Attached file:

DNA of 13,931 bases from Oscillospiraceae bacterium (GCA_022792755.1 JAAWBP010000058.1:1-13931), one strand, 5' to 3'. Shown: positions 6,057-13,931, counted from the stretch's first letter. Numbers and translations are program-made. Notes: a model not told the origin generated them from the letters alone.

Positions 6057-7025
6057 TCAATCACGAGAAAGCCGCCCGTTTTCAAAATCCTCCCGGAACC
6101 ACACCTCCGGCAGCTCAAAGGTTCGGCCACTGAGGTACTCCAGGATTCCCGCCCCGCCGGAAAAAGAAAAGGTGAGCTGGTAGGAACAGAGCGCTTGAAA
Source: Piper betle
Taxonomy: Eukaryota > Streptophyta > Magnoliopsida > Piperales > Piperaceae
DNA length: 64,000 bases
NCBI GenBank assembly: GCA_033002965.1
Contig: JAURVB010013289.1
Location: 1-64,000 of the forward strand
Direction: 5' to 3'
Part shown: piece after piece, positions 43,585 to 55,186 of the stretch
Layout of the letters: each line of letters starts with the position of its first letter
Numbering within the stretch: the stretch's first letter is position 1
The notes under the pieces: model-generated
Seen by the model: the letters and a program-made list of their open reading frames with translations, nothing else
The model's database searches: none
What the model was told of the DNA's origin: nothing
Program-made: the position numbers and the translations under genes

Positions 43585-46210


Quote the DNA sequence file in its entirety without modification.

DNA of 13,931 bases from Oscillospiraceae bacterium (GCA_022792755.1 JAAWBP010000058.1:1-13931), one strand, 5' to 3'. Shown: positions 6,057-13,931, counted from the stretch's first letter. Numbers and translations are program-made. Notes: a model not told the origin generated them from the letters alone.

Positions 6057-7025
6057 TCAATCACGAGAAAGCCGCCCGTTTTCAAAATCCTCCCGGAACC
6101 ACACCTCCGGCAGCTCAAAGGTTCGGCCACTGAGGTACTCCAGGATTCCCGCCCCGCCGGAAAAAGAAAAGGTGAGCTGGTAGGAACAGAGCGCTTGAAA
Source: Piper betle
Taxonomy: Eukaryota > Streptophyta > Magnoliopsida > Piperales > Piperaceae
DNA length: 64,000 bases
NCBI GenBank assembly: GCA_033002965.1
Contig: JAURVB010013289.1
Location: 1-64,000 of the forward strand
Direction: 5' to 3'
Part shown: piece after piece, positions 43,585 to 55,186 of the stretch
Layout of the letters: each line of letters starts with the position of its first letter
Numbering within the stretch: the stretch's first letter is position 1
The notes under the pieces: model-generated
Seen by the model: the letters and a program-made list of their open reading frames with translations, nothing else
The model's database searches: none
What the model was told of the DNA's origin: nothing
Program-made: the position numbers and the translations under genes

Positions 43585-46210